Swire's Snailfish: Deepest fish in the seaESF Top 10 New Species of 2018SHARE:
Video ClipsCredit: Mackenzie Gerringer, University of Washington, ©Schmidt Ocean Institute
- Swire's snailfish swimming at ocean bottom
- Time-lapse of shipboard preparations
- Rotation of 3D image of skeleton
About the Snailfish
Location: Western Pacific Ocean
In the dark abyss of the Mariana Trench in the western Pacific lies the deepest spot in the world's oceans and the deepest-dwelling fish ever discovered with verified depth. Large numbers of the new species were attracted to traps baited with mackerel. Pseudoliparis swirei is a small, tadpole-like fish measuring a little over four inches in length (112 mm) yet appears to be the top predator in its benthic community at the bottom of this particularly deep sea. It was captured at depths between 22,000 and 26,000 feet (6,898 and 7,966 m). A fish was recorded on camera at an even greater depth, at nearly 27,000 feet (8,143 m) but it was not recovered and could not be confirmed to be the same species. P. swirei belongs to the snailfish family, Liparidae. Among the family's more than 400 named species are fish found at all depths, from intertidal pools to the deepest reaches. It is believed that about 27,000 feet (8,200 m) is a physiological limit below which nearly all fishes cannot survive.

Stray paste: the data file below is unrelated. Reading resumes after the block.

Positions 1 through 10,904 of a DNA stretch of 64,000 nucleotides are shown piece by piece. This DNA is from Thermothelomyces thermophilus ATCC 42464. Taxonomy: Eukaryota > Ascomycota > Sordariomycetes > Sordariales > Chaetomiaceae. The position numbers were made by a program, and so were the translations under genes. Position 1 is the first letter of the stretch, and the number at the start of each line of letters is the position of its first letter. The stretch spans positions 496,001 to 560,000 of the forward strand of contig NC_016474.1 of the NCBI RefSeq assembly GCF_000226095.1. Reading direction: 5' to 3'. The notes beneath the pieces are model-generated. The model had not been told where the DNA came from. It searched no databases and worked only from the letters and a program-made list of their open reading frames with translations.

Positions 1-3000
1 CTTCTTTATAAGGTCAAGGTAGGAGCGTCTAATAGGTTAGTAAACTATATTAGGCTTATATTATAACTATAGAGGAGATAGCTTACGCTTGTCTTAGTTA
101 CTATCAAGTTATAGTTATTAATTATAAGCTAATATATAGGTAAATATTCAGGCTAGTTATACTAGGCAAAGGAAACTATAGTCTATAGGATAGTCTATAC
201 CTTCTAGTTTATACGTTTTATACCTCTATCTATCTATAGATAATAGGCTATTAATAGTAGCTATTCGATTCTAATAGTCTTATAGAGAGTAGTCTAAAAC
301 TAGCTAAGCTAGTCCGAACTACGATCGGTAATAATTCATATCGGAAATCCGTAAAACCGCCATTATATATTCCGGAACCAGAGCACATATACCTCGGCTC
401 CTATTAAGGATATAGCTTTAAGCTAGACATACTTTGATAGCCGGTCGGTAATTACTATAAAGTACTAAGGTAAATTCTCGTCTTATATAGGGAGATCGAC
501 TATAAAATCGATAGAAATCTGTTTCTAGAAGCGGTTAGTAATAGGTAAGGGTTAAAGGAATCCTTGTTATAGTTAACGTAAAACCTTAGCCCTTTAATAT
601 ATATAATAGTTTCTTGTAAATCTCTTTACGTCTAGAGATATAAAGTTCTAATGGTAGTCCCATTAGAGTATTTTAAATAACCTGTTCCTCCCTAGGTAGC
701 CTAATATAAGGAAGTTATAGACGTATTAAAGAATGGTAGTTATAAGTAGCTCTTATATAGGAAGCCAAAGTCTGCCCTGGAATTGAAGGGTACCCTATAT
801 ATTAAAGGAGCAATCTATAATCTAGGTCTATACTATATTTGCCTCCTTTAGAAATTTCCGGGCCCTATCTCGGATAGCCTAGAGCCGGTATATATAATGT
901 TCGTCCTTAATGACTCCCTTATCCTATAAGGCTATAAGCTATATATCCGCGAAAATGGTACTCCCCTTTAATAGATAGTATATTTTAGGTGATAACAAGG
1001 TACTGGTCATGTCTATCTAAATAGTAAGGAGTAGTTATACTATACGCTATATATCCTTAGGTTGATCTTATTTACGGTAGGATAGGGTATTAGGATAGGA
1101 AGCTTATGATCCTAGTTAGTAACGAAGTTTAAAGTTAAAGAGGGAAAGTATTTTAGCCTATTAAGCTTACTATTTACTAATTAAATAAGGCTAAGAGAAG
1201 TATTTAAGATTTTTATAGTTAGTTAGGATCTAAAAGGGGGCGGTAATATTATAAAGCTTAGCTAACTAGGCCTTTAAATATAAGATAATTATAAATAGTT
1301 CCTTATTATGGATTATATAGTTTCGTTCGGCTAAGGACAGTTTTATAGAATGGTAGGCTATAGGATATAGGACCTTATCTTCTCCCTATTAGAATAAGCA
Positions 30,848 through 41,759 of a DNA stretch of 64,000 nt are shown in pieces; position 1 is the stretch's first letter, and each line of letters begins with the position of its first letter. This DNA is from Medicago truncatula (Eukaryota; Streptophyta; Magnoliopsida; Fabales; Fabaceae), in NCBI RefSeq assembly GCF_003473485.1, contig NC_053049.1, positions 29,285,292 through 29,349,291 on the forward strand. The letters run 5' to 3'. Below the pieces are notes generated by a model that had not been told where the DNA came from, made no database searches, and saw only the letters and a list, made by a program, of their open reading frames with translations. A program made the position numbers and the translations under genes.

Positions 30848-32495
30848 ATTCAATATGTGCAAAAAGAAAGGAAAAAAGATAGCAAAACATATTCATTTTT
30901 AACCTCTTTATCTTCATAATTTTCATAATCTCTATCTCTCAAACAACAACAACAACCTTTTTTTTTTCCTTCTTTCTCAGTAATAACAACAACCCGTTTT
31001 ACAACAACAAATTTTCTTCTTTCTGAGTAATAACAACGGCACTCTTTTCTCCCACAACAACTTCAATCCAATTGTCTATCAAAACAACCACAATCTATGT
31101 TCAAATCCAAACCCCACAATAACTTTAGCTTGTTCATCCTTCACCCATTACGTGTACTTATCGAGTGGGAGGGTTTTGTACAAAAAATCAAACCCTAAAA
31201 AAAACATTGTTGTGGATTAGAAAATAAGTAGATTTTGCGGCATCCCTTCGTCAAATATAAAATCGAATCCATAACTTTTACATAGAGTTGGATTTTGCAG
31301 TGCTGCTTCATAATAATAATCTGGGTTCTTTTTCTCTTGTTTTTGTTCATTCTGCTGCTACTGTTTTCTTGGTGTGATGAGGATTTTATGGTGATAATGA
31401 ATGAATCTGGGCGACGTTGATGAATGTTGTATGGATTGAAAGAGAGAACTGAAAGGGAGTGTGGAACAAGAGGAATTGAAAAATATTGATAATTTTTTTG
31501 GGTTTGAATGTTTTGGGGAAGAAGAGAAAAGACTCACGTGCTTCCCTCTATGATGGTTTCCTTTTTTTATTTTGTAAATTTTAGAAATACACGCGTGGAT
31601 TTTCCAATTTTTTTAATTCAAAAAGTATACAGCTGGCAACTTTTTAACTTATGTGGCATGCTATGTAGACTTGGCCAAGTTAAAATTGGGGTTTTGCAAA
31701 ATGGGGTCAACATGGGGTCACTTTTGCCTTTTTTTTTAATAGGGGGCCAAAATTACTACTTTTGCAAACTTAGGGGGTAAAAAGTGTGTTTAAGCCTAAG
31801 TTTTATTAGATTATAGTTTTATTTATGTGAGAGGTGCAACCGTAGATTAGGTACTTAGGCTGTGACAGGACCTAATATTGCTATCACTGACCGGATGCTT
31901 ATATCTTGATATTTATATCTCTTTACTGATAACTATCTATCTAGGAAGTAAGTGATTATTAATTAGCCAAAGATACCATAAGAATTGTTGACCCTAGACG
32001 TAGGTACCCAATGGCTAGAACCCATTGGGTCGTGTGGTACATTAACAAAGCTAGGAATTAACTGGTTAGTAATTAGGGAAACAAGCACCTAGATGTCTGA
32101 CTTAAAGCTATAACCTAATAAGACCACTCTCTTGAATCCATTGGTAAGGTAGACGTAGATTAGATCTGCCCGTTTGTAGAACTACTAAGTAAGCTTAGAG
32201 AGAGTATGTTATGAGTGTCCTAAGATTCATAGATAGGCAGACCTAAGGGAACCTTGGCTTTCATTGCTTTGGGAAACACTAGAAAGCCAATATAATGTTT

Etymology Named in honor of one of the officers of the HMS Challenger mission that discovered the Mariana Trench in 1875.
Type locality Western Pacific, Mariana Trench, 6898-7966 m
Type Smithsonian Institution, United States National Museum of Natural History
Description Gerringer, M.E., Linley, T.D., Jamieson, A.J., Goetze, E., and J.C. Drazen (2017) Pseudoliparis swirei sp. nov.: A newly discovered hadal snailfish (Scorpaeniformes: Liparidae) from the Mariana Trench. Zootaxa 4358: 161-177